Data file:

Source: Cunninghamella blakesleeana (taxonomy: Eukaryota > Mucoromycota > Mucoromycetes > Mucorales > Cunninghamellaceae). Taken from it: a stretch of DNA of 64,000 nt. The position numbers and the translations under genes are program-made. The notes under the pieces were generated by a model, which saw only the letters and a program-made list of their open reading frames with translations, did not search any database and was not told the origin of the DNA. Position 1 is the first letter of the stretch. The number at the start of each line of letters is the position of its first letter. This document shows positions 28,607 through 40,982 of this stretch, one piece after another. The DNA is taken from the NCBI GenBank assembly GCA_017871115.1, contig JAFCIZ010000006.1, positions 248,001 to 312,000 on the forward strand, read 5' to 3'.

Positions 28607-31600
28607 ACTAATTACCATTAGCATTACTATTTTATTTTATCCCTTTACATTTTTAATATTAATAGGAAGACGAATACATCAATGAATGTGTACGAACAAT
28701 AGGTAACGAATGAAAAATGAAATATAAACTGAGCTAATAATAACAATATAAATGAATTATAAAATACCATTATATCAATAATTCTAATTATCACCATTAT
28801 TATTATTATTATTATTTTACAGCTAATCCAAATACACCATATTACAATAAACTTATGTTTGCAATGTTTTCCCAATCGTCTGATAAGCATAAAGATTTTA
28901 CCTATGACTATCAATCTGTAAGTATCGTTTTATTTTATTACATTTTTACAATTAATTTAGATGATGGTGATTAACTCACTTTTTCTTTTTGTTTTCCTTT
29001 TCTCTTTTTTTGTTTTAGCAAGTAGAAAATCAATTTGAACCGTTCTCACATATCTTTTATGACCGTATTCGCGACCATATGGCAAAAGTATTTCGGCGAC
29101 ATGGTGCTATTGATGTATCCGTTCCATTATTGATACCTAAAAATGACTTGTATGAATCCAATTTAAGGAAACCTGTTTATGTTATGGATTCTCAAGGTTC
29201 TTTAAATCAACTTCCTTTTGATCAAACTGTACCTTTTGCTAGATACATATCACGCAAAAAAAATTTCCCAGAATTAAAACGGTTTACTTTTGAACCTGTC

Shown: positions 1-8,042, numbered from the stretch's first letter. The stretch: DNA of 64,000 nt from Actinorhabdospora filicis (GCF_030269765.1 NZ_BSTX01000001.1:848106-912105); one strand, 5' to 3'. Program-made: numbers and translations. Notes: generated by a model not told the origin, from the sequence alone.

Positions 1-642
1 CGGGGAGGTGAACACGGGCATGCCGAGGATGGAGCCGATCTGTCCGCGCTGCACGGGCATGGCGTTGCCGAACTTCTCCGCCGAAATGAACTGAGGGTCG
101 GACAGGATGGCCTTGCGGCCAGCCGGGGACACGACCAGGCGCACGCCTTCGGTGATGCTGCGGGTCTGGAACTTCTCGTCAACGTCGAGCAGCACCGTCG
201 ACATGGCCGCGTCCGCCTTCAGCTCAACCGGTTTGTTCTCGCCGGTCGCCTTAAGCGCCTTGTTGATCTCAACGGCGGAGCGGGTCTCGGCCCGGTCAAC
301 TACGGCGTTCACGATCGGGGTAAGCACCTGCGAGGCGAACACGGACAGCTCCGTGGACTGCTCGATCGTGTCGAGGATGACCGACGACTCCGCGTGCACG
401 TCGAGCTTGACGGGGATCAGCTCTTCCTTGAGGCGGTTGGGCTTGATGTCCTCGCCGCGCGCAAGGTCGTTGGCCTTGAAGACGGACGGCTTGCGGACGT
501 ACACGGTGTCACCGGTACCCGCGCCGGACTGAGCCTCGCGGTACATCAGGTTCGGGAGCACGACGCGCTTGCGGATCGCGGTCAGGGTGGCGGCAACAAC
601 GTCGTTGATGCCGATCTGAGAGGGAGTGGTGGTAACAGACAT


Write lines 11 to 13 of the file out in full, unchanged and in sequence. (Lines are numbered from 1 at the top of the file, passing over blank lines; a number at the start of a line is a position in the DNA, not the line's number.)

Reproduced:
Positions 1-642
1 CGGGGAGGTGAACACGGGCATGCCGAGGATGGAGCCGATCTGTCCGCGCTGCACGGGCATGGCGTTGCCGAACTTCTCCGCCGAAATGAACTGAGGGTCG
101 GACAGGATGGCCTTGCGGCCAGCCGGGGACACGACCAGGCGCACGCCTTCGGTGATGCTGCGGGTCTGGAACTTCTCGTCAACGTCGAGCAGCACCGTCG